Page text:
8. 8.
    Holloway RH, Tippett MD, Horowitz M, Maddox AF, Moten J, Russo A (1999) Relationship between esophageal motility and transit in patients with type I diabetes mellitus. Am J Gastroenterol 94:3150–3157PubMedCrossRefGoogle Scholar
  9. 9.
    Allen ML, Orr WC, Mellow MH, Robinson MG (1988) Water swallows versus food ingestion as manometric tests for esophageal dysfunction. Gastroenterology 95:831–833PubMedGoogle Scholar
  10. 10.
    Freeman J, Hila A, Castell DO (2004) Esophageal manometry. In: Castell DO, Richter JE (eds) The esophagus, 4th edn. Lippincott Williams & Wilkins, New York, pp 115–134Google Scholar
  11. 11.
    Meyer GW, Gernhardt DC, Castell DO (2000) Peristaltic pressure profiles of the human esophagus. J Clin Gastroenterol 30:270–273PubMedCrossRefGoogle Scholar
  12. 12.
    Fox M, Hebbard GS, Janiak P, Brasseur JG, Ghosh S, Thumshirn M, Fried M, Schwizer W (2004) High-resolution manometry predicts the success of oesophageal bolus transport and identifies clinically important abnormalities not detected by conventional manometry. Neurogastroenterol Motil 16:533–542PubMedCrossRefGoogle Scholar
  13. 13.
    Schwizer W, Thumshirn M, Dent J, Guldenschuh I, Menne D, Cathomas G, Fried M (2001) Helicobacter pylori and symptomatic relapse of gastro-oesophageal reflux disease: a randomised controlled trial. Lancet 357:1738–1742PubMedCrossRefGoogle Scholar
  14. 14.
    Spechler SJ, Castell DO (2001) Classification of oesophageal motility abnormalities. Gut 49:145–151PubMedCrossRefGoogle Scholar
  15. 15.
    Ghosh SK, Janiak P, Schwizer W, Hebbard GS, Brasseur JG (2006) Physiology of the esophageal pressure transition zone: separate contraction waves above and below. Am J Physiol Gastrointest Liver Physiol 290:G568–G576PubMedCrossRefGoogle Scholar
  16. 16.
    Ghosh SK, Pandolfino JE, Zhang Q, Jarosz A, Shah N, Kahrilas PJ (2006) Quantifying esophageal peristalsis with high-resolution manometry: a study of 75 asymptomatic volunteers. Am J Physiol Gastrointest Liver Physiol 290:G988–G997PubMedCrossRefGoogle Scholar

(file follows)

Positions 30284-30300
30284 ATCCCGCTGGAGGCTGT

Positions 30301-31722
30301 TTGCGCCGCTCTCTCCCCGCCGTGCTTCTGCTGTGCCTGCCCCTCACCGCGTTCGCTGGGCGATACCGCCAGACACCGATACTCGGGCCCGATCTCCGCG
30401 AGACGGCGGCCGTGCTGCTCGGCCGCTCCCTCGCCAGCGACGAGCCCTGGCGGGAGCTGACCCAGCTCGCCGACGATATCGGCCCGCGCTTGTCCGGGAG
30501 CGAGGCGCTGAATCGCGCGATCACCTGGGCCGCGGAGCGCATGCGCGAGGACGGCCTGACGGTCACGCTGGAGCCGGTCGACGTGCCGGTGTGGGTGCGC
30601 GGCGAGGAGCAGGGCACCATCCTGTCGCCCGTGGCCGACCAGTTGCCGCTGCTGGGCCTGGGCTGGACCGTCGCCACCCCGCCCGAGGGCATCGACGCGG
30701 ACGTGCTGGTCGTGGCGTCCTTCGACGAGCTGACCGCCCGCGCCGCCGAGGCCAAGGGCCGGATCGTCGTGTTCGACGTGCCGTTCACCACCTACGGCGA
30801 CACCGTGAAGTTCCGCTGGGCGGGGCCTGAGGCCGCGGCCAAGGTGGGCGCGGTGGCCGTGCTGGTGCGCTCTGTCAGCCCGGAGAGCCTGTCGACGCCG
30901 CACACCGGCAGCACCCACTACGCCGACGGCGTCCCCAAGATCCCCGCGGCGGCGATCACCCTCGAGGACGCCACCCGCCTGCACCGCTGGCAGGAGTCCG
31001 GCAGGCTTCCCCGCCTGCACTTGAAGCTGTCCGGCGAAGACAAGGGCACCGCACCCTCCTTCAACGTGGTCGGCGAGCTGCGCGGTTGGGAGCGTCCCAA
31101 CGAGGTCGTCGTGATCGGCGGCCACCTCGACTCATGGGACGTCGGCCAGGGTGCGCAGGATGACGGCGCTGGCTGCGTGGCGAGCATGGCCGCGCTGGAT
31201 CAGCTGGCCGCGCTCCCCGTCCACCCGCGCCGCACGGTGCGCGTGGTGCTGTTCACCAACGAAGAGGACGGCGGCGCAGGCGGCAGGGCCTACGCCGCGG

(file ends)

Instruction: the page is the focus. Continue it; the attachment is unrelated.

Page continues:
17. 17.
    Tutuian R, Castell DO (2004) Clarification of the esophageal function defect in patients with manometric ineffective esophageal motility: studies using combined impedance-manometry. Clin Gastroenterol Hepatol 2:230–236PubMedCrossRefGoogle Scholar
  18. 18.
    Johnston BT, Collins JS, McFarland RJ, Blackwell JN, Love AH (1993) A comparison of esophageal motility in response to bread swallows and water swallows. Am J Gastroenterol 88:351–355PubMedGoogle Scholar
  19. 19.
    Pouderoux P, Shi G, Tatum RP, Kahrilas PJ (1999) Esophageal solid bolus transit: studies using concurrent videofluoroscopy and manometry. Am J Gastroenterol 94:1457–1463PubMedCrossRefGoogle Scholar

Copyright information

© Springer Science+Business Media, LLC 2007

Authors and Affiliations

  • Anita Bernhard
    • 1
  • Daniel Pohl
    • 1
  • Michael Fried
    • 1
  • Donald O. Castell
    • 2
  • Radu Tutuian
    • 1
  1. 1.Division of Gastroenterology and HepatologyUniversity Hospital of ZurichZurichSwitzerland
  2. 2.Division of Gastroenterology and HepatologyMedical University of South CarolinaCharlestonUSA

Personalised recommendations